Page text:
“When we talk about sexual violence and justice, it’s messy and dirty, and my words created offense,” Vance said. “It is not my heart or my intention to ever create an offense, especially on such a deeply important topic to Alaskans. I in no way want to dishonor the voice of the victims of sexual violence, or the Alaska Native voice, who has been crying out for justice for so long.”

At around the same time as Vance apologized on the House floor, the Democrat-dominated House minority caucus issued a prepared statement to the media, demanding that she apologize for the comments they described as “appalling.”

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Vance said Monday evening that her apology was a sincere attempt to bring healing, but she said the House minority had chosen to politicize her comments, which she said was “disgusting.”

Fairbanks Democratic Rep. Maxine Dibert, the only Alaska Native woman currently serving in the Legislature, said in a brief interview earlier in the day that she had been “very hurt” by Vance’s comments. She said she appreciated Vance’s apology, but she wished it had been made to her in private first.

Dibert said that violence against anyone is horrible, but the disproportional rates of violence experienced by Alaska Natives makes the situation unique.

Carrick said by phone that she appreciated Vance’s humility in apologizing, but she said that “there’s a deep need to acknowledge the continuing disparity around missing and murdered Indigenous persons in Alaska.”

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Alaska

Who Will Benefit From An Alaska/Hawaiian Airlines Merger?

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Who Will Benefit From An Alaska/Hawaiian Airlines Merger?


Alaska Airlines’ acquisition of Hawaiian Airlines is progressing, albeit slowly. We were just advised that it is largely on schedule, which could mean it is still up to a year or more away. Meanwhile, others in high positions have mentioned it could conclude much sooner than that.

Most recently, the shareholders of Hawaii Airlines gave their approval. This is despite an ongoing shareholder lawsuit we were told would likely have no impact. In addition, earlier this month, the U.S. Justice Department’s Antitrust Division requested additional information and documentary material as part of its review process.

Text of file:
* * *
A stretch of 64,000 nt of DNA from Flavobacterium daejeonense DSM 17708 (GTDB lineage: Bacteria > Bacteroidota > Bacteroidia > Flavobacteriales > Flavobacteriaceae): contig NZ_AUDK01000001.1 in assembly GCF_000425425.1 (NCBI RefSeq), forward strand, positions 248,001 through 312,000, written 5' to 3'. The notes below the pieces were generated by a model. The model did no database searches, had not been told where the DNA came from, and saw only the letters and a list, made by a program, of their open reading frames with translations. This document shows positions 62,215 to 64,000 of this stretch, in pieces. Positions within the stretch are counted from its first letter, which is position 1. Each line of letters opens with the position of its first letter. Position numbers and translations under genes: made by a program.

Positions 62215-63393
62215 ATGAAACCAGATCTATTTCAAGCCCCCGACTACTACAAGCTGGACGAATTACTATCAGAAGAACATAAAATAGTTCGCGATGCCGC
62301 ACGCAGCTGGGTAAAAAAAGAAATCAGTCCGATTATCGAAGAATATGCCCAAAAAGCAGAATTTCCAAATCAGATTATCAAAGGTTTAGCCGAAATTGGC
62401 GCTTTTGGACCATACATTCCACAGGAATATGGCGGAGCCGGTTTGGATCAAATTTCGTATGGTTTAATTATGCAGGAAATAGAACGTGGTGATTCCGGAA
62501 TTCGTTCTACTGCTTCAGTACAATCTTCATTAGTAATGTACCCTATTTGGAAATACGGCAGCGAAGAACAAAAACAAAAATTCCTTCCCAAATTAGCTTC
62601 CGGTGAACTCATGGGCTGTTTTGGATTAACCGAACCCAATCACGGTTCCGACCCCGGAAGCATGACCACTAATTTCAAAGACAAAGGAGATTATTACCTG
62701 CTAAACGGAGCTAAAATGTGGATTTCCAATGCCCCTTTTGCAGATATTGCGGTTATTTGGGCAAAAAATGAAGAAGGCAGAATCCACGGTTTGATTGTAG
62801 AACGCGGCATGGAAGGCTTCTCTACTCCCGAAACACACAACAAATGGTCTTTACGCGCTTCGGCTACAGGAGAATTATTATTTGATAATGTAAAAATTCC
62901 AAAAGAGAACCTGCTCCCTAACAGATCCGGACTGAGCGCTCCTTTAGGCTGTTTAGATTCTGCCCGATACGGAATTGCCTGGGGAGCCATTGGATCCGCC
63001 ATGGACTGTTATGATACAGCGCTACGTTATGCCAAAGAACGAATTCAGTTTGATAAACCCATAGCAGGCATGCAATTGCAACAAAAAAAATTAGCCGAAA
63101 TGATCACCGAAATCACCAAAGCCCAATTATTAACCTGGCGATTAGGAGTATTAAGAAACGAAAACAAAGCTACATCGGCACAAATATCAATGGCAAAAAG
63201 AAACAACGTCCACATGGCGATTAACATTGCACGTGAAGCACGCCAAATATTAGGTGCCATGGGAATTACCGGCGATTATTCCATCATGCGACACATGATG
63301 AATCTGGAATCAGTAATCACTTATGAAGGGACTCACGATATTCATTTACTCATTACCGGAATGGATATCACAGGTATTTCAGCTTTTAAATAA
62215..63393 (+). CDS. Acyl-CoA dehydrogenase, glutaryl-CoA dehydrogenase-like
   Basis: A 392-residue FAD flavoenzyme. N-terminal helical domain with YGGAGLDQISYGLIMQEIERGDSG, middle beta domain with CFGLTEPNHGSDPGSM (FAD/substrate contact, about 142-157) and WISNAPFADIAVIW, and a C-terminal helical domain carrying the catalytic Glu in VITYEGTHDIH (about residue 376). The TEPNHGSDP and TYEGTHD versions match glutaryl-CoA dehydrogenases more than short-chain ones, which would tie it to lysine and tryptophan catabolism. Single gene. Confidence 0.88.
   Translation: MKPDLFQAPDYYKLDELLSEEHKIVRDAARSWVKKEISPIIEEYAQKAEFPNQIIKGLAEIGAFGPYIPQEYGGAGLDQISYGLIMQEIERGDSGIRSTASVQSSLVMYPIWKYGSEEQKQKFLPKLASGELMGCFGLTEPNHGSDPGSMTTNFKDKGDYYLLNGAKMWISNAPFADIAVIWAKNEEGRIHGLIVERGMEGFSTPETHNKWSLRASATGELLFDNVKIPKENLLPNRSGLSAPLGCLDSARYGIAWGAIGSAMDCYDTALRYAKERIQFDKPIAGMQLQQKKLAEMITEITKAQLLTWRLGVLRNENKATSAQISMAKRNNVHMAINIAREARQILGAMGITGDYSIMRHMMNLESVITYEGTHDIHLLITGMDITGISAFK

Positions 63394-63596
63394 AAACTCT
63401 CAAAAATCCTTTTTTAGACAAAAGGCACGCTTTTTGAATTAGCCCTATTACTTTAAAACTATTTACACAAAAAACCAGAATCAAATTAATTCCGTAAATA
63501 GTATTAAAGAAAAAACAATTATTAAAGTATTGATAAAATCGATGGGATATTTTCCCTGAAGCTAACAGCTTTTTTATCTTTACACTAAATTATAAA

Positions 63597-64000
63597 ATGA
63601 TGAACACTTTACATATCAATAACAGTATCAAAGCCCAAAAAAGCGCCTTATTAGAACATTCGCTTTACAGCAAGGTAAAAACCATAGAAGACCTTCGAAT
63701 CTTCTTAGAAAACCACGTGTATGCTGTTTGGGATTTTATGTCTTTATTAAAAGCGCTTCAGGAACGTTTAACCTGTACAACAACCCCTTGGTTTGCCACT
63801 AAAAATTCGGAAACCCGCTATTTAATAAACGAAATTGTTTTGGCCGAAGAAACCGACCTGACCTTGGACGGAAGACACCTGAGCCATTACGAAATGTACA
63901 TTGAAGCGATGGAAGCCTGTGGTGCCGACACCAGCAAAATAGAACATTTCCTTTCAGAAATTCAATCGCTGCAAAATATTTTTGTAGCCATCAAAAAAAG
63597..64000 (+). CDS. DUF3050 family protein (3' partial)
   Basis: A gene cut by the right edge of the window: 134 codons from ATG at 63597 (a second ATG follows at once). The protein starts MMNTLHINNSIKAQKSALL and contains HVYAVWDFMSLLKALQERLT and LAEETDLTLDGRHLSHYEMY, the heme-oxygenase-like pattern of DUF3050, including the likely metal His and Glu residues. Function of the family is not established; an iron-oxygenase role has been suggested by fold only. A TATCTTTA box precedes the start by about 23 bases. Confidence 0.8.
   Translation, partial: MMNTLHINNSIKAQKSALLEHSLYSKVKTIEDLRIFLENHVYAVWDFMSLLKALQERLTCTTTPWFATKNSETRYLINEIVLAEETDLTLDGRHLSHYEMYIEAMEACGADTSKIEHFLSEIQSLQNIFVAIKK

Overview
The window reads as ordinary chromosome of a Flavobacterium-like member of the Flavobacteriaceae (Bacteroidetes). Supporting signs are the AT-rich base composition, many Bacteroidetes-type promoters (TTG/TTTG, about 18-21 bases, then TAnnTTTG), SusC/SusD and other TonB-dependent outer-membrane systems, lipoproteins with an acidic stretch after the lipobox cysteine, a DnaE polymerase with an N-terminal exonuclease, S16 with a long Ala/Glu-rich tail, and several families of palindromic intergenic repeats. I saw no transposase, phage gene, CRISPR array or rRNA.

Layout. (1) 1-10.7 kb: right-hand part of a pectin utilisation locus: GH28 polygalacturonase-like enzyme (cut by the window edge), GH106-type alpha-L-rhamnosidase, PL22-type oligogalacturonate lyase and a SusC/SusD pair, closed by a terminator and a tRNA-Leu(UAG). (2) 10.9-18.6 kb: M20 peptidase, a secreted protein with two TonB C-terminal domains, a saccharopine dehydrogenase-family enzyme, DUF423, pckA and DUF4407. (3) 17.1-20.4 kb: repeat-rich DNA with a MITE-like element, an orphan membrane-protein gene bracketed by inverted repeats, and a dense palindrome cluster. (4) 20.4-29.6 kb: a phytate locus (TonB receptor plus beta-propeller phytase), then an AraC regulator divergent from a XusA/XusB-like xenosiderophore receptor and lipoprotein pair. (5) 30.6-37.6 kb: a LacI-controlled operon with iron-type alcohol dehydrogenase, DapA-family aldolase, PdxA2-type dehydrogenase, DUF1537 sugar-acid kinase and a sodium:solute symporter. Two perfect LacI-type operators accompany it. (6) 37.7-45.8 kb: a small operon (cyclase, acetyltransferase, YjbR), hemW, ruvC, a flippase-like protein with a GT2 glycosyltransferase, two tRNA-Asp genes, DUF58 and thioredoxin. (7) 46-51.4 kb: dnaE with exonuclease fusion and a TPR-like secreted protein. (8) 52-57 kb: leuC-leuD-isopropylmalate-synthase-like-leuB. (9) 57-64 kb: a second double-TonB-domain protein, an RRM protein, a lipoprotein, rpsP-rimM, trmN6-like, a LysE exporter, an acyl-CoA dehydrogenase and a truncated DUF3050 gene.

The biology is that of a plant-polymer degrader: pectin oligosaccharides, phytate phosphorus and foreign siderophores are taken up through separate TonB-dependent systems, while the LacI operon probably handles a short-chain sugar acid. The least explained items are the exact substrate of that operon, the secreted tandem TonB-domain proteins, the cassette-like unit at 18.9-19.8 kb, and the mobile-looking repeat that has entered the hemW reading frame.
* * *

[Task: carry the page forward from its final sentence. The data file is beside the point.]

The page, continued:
Hawaii’s four county mayors recently spoke out about the merger.

The mayors have concluded that the merger would enhance airline service for Hawaii’s communities, improve connectivity, and offer more options for residents. We’ll add that it will provide many of the same benefits for Hawaii visitors.

The mayors confirmed what we already know: for neighbor island residents, like BOH editors here on Kauai, air travel is much like a bus service. It is vital for accessing essential services like business meetings, medical appointments, seeing family and friends, and even dining out.

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Not only that, but these airlines, on a daily basis, move workers between islands and small towns, including those in construction, medicine, and other fields. That is essential to keeping all business moving forward in Hawaii and in Alaska, including the travel business.

Both Alaska and Hawaii residents share significant similarities. Alaska has provided local and reliable service in that state for close to 100 years, and Hawaiian has done the same here in Hawaii.

What Hawaii’s mayors didn’t say seems clear.

They believe that allowing Hawaiian Airlines to merge with Alaska Airlines is the best path to ensure the continued health and longevity of our state’s largest airline, enabling it to serve local residents for generations to come.